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  • Colin Huntley

Why You Should Be Sad


"I'm thankful for these tears running down my face - Feeling anything used to be something that I craved. I'm grateful that I feel alone and sad. It's means I felt connected at one point in the past."


That is a couple lines from a poem I wrote this morning. I sat in my car and had a really sincere sort of sorrow hit. I listened to a song in my car and I cried, really for no reason that I could pinpoint - I just felt... Heavy. Then after the song ended and my tears let up, I experienced something I never have before. I felt grateful that I was sad. Yes. Grateful. Somehow, my sheer existential exhaustion was turning into a twisted sort of joy.


We all have a basic idea, in some form or another, that feeling positive is good, and good is the target we should hit every day possible. If we miss that target, we failed, and hopefully we learn from it. That has been my basic worldview, and I imagine most people's for a long time.


Sadness has a bad reputation, and understandably so. It doesn't feel good. So what's the purpose of sadness? Whether you believe sadness to be a result of evolution or designed by God himself, there must be a reason for it. I believe the very existence of sadness is confirmation that humans are meant to live, not survive.


Objectively, sadness serves no purpose. Negative emotion inhibits your productivity, makes you less attractive to other people, and can even take years off of your life. So in a society where the output of your work is often confused as an accurate measure of your value, and your value is the determining factor of your success, sadness is a very bad survival strategy. It will not get you a job. Smiling gets you a job. It will not make you friends. Being funny makes you friends. So if being a human being is about surviving, sadness should be avoided at all costs. But what if survival is not the reason we exist? What if the full spectrum of virtuous human existence includes and calls for sorrow?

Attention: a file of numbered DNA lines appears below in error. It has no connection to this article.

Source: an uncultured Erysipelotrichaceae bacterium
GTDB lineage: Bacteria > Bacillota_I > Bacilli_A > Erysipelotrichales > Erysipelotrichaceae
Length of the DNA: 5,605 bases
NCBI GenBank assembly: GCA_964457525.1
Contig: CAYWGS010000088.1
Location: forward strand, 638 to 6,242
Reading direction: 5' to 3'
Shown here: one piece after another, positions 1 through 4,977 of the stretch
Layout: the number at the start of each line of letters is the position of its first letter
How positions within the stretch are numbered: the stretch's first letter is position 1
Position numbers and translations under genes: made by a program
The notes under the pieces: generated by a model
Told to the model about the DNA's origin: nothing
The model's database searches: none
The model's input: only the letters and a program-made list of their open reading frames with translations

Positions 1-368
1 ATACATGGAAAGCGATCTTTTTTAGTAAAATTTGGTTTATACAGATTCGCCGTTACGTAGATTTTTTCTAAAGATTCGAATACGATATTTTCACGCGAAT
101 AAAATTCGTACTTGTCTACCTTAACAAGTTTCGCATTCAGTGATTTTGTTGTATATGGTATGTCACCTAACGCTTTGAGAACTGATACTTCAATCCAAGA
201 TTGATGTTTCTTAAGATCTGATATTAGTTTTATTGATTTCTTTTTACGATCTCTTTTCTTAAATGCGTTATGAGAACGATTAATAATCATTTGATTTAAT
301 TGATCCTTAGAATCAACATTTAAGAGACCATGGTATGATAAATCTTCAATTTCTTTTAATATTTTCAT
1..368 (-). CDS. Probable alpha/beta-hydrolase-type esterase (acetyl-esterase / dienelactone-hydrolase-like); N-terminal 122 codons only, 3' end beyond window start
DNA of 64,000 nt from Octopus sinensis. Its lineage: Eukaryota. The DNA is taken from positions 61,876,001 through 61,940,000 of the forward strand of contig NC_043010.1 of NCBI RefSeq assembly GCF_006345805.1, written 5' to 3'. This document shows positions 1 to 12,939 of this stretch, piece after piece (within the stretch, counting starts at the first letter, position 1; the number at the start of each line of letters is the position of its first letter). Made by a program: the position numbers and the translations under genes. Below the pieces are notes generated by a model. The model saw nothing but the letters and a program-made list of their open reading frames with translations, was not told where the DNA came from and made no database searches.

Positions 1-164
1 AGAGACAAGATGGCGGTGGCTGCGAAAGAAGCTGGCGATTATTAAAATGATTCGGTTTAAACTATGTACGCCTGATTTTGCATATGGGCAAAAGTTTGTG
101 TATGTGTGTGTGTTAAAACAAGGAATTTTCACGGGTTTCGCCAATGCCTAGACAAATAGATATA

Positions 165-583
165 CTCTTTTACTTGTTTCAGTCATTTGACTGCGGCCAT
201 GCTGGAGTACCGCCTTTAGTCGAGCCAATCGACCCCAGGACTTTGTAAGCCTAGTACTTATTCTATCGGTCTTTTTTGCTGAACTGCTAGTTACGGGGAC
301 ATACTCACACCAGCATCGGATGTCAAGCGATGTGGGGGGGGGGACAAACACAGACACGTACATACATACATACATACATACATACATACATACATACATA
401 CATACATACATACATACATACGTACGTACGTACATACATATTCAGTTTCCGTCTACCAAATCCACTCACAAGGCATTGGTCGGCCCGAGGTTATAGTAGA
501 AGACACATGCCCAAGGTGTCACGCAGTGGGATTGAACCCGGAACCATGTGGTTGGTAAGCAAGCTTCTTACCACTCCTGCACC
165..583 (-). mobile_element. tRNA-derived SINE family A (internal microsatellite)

Today, I experienced a feeling of wholeness as I allowed myself to feel heavy. As my heart was perforated and exposed, I began to feel connected to the world. I began to understand that a soft and open heart was more noble and difficult to achieve than a hard and angry heart. It's quite easy to be angry or apathetic.


I began to comprehend that a blue heart has layers of beauty that a blissfully ignorant heart cannot compete with. To know sadness is to know joy. To know pain is to know peace. To be sad is to be human - Fully human, functioning in completeness of oneself, rather than in a fabricated mode of survival that exhibits no weakness.


Appealing to your sadness is to live, not just get by. Without it, you would be merely a machine, designed for survival efficiency. You'd be a compressed, limited, lifeless being, incapable of feeling the full spectrum of thought and unable to appreciate little things. Sadness is God's great tool to show us glory and beauty in things we'd otherwise ignore. Sadness is an awe maximizer. It's your friend. It makes you approachable. It makes you tender. Embrace it. You need sadness. Don't shy away from it.

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